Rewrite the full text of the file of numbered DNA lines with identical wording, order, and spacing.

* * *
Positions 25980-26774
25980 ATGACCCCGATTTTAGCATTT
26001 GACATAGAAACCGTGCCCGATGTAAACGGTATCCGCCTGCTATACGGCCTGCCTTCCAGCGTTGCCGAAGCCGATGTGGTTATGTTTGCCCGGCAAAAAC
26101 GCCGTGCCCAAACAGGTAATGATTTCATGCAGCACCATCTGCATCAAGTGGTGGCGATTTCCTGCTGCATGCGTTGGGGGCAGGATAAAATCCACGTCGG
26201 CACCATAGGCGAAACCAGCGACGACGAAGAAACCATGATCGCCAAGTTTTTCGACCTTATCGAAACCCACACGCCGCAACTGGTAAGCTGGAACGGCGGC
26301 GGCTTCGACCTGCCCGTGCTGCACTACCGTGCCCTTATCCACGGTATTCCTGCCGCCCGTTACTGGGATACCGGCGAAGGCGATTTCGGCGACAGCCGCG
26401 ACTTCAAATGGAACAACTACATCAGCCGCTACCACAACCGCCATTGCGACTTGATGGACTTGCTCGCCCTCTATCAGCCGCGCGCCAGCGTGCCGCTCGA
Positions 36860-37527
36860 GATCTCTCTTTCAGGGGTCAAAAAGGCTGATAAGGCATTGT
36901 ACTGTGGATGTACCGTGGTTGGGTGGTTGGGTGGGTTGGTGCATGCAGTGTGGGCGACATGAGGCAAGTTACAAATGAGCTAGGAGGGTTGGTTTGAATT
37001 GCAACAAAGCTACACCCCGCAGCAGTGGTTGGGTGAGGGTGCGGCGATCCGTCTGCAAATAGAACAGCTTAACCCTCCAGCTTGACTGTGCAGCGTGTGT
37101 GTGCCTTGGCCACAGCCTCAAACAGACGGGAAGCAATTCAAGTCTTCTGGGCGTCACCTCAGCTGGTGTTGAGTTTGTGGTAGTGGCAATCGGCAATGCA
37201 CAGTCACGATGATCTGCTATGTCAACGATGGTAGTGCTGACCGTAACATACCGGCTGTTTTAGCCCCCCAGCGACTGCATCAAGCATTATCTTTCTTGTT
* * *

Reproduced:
Positions 25980-26774
25980 ATGACCCCGATTTTAGCATTT
26001 GACATAGAAACCGTGCCCGATGTAAACGGTATCCGCCTGCTATACGGCCTGCCTTCCAGCGTTGCCGAAGCCGATGTGGTTATGTTTGCCCGGCAAAAAC
26101 GCCGTGCCCAAACAGGTAATGATTTCATGCAGCACCATCTGCATCAAGTGGTGGCGATTTCCTGCTGCATGCGTTGGGGGCAGGATAAAATCCACGTCGG
26201 CACCATAGGCGAAACCAGCGACGACGAAGAAACCATGATCGCCAAGTTTTTCGACCTTATCGAAACCCACACGCCGCAACTGGTAAGCTGGAACGGCGGC
26301 GGCTTCGACCTGCCCGTGCTGCACTACCGTGCCCTTATCCACGGTATTCCTGCCGCCCGTTACTGGGATACCGGCGAAGGCGATTTCGGCGACAGCCGCG
26401 ACTTCAAATGGAACAACTACATCAGCCGCTACCACAACCGCCATTGCGACTTGATGGACTTGCTCGCCCTCTATCAGCCGCGCGCCAGCGTGCCGCTCGA
Positions 36860-37527
36860 GATCTCTCTTTCAGGGGTCAAAAAGGCTGATAAGGCATTGT
36901 ACTGTGGATGTACCGTGGTTGGGTGGTTGGGTGGGTTGGTGCATGCAGTGTGGGCGACATGAGGCAAGTTACAAATGAGCTAGGAGGGTTGGTTTGAATT
37001 GCAACAAAGCTACACCCCGCAGCAGTGGTTGGGTGAGGGTGCGGCGATCCGTCTGCAAATAGAACAGCTTAACCCTCCAGCTTGACTGTGCAGCGTGTGT
37101 GTGCCTTGGCCACAGCCTCAAACAGACGGGAAGCAATTCAAGTCTTCTGGGCGTCACCTCAGCTGGTGTTGAGTTTGTGGTAGTGGCAATCGGCAATGCA
37201 CAGTCACGATGATCTGCTATGTCAACGATGGTAGTGCTGACCGTAACATACCGGCTGTTTTAGCCCCCCAGCGACTGCATCAAGCATTATCTTTCTTGTT